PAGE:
Yes, while canebrakes are a natural, wild ecosystem, they were also maintained by humans. It turns out that the canebrakes are a fascinating example of how humans can form a mutualistic relationship with nature.
River cane is a fire-dependent species. Native Americans used controlled burns to manage a variety of habitats in North America. When a canebrake was burned, the canes above ground would be consumed by the fire, but the underground rhizome system would be unharmed. New canes would rapidly sprout, growing at a rate of up to 1.5 inches per day in the abundant sunlight and nutrients left after the fire.
The human benefits of river cane are incredible—river cane was used for everything by the Cherokee and other Native American nations. Lighter and stronger than wood, American bamboo could be woven into mats and waterproof double-woven baskets, crafted into fish traps and arrows, and used as a building material. The seeds and young shoots are even edible.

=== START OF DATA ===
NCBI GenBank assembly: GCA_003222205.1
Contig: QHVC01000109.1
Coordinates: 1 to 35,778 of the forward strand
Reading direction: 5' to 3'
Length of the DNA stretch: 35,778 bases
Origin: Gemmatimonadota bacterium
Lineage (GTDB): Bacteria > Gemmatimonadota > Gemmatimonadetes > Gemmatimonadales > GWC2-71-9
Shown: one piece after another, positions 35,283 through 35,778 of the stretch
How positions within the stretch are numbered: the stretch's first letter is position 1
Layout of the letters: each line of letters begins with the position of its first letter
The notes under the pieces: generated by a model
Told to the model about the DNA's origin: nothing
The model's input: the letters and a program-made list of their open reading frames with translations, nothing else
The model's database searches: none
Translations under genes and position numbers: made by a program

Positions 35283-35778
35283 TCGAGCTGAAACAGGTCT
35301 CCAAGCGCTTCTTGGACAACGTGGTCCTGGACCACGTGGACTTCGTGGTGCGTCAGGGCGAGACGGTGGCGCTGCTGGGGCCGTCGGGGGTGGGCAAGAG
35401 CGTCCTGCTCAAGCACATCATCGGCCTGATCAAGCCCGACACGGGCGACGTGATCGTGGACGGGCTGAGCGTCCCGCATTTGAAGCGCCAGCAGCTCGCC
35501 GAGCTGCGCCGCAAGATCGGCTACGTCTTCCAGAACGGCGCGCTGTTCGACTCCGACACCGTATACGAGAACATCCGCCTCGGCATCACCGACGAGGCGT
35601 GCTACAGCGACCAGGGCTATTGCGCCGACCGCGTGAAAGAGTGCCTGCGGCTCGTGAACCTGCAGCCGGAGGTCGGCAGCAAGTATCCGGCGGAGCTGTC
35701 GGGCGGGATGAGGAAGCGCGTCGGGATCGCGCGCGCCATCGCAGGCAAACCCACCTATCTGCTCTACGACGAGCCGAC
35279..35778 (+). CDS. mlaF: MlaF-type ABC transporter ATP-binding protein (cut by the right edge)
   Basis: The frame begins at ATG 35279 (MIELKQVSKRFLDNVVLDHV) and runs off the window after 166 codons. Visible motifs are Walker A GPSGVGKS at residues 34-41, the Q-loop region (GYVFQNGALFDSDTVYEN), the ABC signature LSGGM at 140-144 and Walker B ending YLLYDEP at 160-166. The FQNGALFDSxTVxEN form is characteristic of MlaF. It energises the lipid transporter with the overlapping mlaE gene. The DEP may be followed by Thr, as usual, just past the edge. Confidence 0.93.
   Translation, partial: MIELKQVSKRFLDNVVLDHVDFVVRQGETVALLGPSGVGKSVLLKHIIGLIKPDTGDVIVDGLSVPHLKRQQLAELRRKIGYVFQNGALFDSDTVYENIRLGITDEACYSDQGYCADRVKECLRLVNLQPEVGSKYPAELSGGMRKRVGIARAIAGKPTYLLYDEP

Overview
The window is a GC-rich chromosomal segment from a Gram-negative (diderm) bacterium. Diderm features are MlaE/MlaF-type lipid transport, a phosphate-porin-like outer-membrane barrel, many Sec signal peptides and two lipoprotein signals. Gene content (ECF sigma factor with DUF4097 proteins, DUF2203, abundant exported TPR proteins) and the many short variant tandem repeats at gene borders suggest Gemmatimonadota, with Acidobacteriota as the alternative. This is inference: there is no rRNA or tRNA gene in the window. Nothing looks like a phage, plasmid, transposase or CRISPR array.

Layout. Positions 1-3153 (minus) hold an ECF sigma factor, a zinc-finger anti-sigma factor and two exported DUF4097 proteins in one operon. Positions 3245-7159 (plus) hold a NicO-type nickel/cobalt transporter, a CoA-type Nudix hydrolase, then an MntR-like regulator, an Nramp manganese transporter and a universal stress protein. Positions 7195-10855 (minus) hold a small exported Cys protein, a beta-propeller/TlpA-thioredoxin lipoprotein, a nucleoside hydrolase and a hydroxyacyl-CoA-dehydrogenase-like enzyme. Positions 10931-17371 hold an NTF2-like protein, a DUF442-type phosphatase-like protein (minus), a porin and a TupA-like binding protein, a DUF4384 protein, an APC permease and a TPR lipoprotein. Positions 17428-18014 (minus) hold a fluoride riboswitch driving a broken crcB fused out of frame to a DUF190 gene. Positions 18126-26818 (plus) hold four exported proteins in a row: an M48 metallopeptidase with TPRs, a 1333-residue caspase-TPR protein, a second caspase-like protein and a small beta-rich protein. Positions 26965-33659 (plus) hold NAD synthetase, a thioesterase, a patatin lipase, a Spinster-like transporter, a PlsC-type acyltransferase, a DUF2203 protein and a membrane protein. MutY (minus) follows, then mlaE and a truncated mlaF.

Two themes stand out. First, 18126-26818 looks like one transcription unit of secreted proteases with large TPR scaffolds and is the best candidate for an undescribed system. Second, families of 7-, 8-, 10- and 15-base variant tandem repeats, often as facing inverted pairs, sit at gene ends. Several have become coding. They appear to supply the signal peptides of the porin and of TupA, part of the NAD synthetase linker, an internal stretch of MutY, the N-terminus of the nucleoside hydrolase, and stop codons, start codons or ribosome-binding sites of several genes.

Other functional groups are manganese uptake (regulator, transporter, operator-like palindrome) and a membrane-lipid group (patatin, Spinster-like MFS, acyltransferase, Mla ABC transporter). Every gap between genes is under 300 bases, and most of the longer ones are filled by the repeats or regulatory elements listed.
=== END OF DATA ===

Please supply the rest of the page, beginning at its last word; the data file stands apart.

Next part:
The predominant European intuition holds that interfering in nature for human benefit like this would create negative effects for other life forms, but the opposite is true. Researchers tell us that canebrakes are a major habitat of some of our rarest plant species, including Venus flytraps and other endangered carnivorous plants. They are excellent nesting sites for birds. The critically endangered red wolf and Florida panther once depended on the shelter provided by canebrakes. Cane is the host plant of as many as nine moth and butterfly species. Most strikingly of all, the Carolina parakeet, passenger pigeon, and Bachman’s warbler, now-extinct species of bird, have all been noted as depending on canebrakes.
There is little research on canebrakes, simply because there are almost no canebrakes left to study. Biologists now consider canebrakes to be a critically endangered ecosystem, if they still exist at all—the remaining patches of river cane are rarely larger than an acre.